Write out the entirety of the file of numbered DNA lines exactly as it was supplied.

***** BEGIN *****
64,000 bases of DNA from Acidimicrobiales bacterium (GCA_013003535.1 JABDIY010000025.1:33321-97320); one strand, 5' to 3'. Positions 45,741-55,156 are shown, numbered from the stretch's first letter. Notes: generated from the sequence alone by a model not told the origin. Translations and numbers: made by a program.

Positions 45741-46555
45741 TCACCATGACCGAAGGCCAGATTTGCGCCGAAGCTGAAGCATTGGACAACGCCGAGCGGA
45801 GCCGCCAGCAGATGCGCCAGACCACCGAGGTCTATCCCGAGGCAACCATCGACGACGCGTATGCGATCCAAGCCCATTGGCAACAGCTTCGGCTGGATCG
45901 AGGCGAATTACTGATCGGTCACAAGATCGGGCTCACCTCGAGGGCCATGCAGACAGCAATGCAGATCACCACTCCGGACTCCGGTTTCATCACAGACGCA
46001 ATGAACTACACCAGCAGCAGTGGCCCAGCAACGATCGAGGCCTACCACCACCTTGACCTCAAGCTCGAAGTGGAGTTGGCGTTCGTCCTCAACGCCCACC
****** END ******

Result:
64,000 bases of DNA from Acidimicrobiales bacterium (GCA_013003535.1 JABDIY010000025.1:33321-97320); one strand, 5' to 3'. Positions 45,741-55,156 are shown, numbered from the stretch's first letter. Notes: generated from the sequence alone by a model not told the origin. Translations and numbers: made by a program.

Positions 45741-46555
45741 TCACCATGACCGAAGGCCAGATTTGCGCCGAAGCTGAAGCATTGGACAACGCCGAGCGGA
45801 GCCGCCAGCAGATGCGCCAGACCACCGAGGTCTATCCCGAGGCAACCATCGACGACGCGTATGCGATCCAAGCCCATTGGCAACAGCTTCGGCTGGATCG
45901 AGGCGAATTACTGATCGGTCACAAGATCGGGCTCACCTCGAGGGCCATGCAGACAGCAATGCAGATCACCACTCCGGACTCCGGTTTCATCACAGACGCA
46001 ATGAACTACACCAGCAGCAGTGGCCCAGCAACGATCGAGGCCTACCACCACCTTGACCTCAAGCTCGAAGTGGAGTTGGCGTTCGTCCTCAACGCCCACC